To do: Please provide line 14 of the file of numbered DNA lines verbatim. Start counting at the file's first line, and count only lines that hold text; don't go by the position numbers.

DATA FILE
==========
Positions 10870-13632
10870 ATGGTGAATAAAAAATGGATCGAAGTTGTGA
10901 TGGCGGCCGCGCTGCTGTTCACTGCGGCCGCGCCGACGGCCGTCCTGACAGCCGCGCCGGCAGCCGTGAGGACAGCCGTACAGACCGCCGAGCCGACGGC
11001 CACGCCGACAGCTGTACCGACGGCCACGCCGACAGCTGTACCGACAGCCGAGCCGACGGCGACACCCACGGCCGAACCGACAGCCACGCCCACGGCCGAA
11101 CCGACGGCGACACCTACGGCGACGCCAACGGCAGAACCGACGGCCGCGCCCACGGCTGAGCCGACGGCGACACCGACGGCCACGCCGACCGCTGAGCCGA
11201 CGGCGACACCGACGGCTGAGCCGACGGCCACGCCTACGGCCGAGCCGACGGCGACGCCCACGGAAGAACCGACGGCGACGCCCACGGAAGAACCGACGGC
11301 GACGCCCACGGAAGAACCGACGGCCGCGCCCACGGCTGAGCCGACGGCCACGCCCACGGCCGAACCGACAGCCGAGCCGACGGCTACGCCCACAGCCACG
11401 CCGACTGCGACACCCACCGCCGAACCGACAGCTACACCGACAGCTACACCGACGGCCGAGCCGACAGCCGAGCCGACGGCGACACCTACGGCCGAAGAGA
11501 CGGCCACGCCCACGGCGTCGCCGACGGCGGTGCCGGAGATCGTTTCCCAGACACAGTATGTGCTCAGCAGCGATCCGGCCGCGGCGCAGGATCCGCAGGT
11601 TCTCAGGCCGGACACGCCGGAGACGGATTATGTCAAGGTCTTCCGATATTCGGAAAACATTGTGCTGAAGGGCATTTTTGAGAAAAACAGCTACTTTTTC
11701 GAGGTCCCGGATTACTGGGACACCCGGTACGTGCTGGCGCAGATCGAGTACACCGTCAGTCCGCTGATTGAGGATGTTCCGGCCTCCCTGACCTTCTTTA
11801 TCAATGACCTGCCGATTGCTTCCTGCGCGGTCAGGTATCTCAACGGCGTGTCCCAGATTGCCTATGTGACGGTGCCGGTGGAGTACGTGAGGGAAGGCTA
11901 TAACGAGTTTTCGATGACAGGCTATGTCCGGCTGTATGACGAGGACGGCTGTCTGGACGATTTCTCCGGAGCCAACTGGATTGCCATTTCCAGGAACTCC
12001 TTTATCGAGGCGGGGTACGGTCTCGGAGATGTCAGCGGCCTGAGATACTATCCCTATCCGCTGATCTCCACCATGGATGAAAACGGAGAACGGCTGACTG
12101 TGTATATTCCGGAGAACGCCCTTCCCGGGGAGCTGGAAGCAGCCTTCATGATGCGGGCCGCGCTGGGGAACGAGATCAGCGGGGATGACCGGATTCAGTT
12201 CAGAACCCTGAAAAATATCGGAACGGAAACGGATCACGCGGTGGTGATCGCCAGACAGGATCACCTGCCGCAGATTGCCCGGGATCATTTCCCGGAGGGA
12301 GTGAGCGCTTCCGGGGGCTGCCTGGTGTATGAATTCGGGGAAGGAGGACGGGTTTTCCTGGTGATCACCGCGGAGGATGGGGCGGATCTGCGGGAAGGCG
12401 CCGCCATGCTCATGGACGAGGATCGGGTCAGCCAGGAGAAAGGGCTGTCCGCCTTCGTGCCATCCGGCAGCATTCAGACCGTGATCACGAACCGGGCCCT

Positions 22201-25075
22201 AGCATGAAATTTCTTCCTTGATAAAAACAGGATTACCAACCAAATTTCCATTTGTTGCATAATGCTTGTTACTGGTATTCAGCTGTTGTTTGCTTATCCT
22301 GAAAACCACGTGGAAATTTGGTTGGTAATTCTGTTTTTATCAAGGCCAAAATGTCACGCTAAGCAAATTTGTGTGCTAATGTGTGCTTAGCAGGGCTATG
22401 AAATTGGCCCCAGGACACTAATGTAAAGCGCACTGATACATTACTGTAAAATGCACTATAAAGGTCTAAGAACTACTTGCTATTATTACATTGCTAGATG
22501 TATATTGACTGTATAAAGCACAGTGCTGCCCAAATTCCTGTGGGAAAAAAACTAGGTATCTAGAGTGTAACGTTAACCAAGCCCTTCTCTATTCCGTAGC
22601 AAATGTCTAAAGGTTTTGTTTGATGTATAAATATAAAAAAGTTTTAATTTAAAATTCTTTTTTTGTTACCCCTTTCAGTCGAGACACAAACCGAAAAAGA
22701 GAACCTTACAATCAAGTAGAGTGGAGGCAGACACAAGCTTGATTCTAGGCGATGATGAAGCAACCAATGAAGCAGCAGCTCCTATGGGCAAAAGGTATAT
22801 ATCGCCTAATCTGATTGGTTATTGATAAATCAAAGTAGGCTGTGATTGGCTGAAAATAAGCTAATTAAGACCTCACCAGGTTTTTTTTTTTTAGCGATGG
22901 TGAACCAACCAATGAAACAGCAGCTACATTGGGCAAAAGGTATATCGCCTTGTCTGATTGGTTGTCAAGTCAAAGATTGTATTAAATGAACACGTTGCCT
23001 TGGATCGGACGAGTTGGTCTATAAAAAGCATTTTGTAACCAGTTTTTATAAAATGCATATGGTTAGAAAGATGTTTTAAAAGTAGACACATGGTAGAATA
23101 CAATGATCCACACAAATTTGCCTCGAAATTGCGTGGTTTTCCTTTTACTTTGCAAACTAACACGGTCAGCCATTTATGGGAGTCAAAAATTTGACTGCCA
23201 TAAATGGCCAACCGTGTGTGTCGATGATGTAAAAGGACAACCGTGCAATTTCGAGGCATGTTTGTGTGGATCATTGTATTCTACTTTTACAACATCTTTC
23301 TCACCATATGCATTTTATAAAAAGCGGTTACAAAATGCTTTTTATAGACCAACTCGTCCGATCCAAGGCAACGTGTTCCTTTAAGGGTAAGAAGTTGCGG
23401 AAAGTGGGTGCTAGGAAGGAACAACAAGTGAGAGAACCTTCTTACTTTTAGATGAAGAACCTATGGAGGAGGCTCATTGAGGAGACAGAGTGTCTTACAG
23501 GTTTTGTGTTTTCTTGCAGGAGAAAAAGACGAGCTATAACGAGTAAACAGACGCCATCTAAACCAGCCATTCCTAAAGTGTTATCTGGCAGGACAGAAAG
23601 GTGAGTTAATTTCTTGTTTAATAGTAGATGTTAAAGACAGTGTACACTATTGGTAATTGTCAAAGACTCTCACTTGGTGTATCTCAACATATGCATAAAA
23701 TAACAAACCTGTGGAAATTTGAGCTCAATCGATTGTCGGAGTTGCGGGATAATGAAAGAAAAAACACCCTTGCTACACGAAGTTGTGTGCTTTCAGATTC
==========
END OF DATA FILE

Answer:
12001 TTTATCGAGGCGGGGTACGGTCTCGGAGATGTCAGCGGCCTGAGATACTATCCCTATCCGCTGATCTCCACCATGGATGAAAACGGAGAACGGCTGACTG